But this is hardly applicable. For three reasons: First, Info platforms not geared to information are numerous. Anyone interested in understanding about background has scores of options — she does not require news programs to retell those very same stories.

Second, with viewers prepared to tune out what’s not right Relevant or useful to them, great masses of history-themed coverage include little to the paper’s value.

Third, after from the second, consumers of information are Interested in issues which are shaping or may shape their own lives, in addition to problems that inform or entertain their existing and future-geared heads. What are these difficulties? Tech, entrepreneurship, careers, financial markets, the environment debate, sports, entertainment, style, and current debates on identity politics, as an instance, diversity and inclusion.

Problems like these will probably be overriding in editorial planning Since there’s no value added for information consumers if a paper simply retailors stories of the past that aren’t relatable.

The chronological arrangement of coverage must start in the present. The past will be considered important if, and only if, some thing in the present or a potential future outcome could be better explained by reference to something in history.

The editorial doctrine of ET recognises that information Consumers live in the current and dream or think or worry about the future. That is the guiding principle of the editorial coverage.

This short note on editorial philosophy and plan places Together key points that guide, and will direct, The Economic Times, India’s top business paper by readership, together with additional Times Group books, as they continue their efforts to be even more relevant and engaging.

Information is plentiful across multiple platforms. There’s Now widespread recognition that cognitive capacities are negatively affected by a deluge of information.

In parallel, there’s a Enormous demand for information readers Value most — details, investigations, data that (a) have passed several tests on accuracy and quality, and (b) focus aggressively on explaining the current and comprehension how the future will evolve.

Given these broad realities of the data marketplace, a Quality paper that keeps readers’ interests front and center in its own editorial planning must, therefore, do two things. To begin with, it has to knowingly and always avoid adding to this information glut. Secondly, it has to focus its editorial tools on reporting and analysing the information most valued by its readers.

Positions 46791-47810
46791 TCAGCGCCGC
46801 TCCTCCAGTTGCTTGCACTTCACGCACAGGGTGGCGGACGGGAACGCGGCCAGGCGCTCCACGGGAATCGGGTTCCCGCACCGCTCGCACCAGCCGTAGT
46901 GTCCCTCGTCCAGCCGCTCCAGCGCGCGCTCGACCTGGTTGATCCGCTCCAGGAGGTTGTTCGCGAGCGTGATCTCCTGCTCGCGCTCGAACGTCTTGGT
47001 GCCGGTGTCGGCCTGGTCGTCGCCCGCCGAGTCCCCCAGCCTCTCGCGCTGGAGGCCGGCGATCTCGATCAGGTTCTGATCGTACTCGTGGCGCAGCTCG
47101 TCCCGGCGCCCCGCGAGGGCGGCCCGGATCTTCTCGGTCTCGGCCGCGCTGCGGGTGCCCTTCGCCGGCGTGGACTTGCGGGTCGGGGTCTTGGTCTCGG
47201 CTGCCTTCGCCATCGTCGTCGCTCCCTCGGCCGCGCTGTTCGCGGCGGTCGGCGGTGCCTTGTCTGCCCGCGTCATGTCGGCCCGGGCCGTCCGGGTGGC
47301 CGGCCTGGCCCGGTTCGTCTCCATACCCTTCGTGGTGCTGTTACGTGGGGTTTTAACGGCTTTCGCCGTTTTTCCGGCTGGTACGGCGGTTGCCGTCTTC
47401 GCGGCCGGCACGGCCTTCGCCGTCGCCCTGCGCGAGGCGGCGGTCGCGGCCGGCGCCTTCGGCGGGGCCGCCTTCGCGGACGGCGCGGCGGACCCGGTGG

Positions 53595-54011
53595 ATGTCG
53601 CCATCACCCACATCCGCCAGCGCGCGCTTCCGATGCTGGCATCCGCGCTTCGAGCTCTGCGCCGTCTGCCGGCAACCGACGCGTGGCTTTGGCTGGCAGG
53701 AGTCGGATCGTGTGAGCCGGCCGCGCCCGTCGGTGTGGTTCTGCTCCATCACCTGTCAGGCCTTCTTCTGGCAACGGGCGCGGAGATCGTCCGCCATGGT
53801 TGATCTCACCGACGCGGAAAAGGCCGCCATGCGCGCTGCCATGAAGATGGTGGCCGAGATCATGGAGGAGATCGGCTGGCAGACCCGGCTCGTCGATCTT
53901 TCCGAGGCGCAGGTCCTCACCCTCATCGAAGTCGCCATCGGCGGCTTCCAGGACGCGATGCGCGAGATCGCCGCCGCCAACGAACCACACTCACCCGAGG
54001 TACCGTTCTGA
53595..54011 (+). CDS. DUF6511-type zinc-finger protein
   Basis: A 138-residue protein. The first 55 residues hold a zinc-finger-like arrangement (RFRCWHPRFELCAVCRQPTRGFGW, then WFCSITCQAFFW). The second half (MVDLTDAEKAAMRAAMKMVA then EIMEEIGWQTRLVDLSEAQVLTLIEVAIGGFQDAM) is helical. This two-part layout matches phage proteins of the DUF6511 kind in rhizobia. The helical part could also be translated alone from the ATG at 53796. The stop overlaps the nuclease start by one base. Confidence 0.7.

A particularly critical point here is a newspaper’s treatment Of the past, of historical events, anniversaries connected to historic figures. Anniversaries, by way of example, tend to produce a flood of editorial matter appearing back, chock-a-block together with dates, places, events, personalities which are history.

But this is hardly applicable. For three reasons: First, Info platforms not geared to information are numerous. Anyone interested in understanding about background has scores of options — she does not require news programs to retell those very same stories.

Second, with viewers prepared to tune out what’s not right Relevant or useful to them, great masses of history-themed coverage include little to the paper’s value.

Third, after from the second, consumers of information are Interested in issues which are shaping or may shape their own lives, in addition to problems that inform or entertain their existing and future-geared heads. What are these difficulties? Tech, entrepreneurship, careers, financial markets, the environment debate, sports, entertainment, style, and current debates on identity politics, as an instance, diversity and inclusion.

Problems like these will probably be overriding in editorial planning Since there’s no value added for information consumers if a paper simply retailors stories of the past that aren’t relatable.

The chronological arrangement of coverage must start in the present. The past will be considered important if, and only if, some thing in the present or a potential future outcome could be better explained by reference to something in history.

The editorial doctrine of ET recognises that information Consumers live in the current and dream or think or worry about the future. That is the guiding principle of the editorial coverage.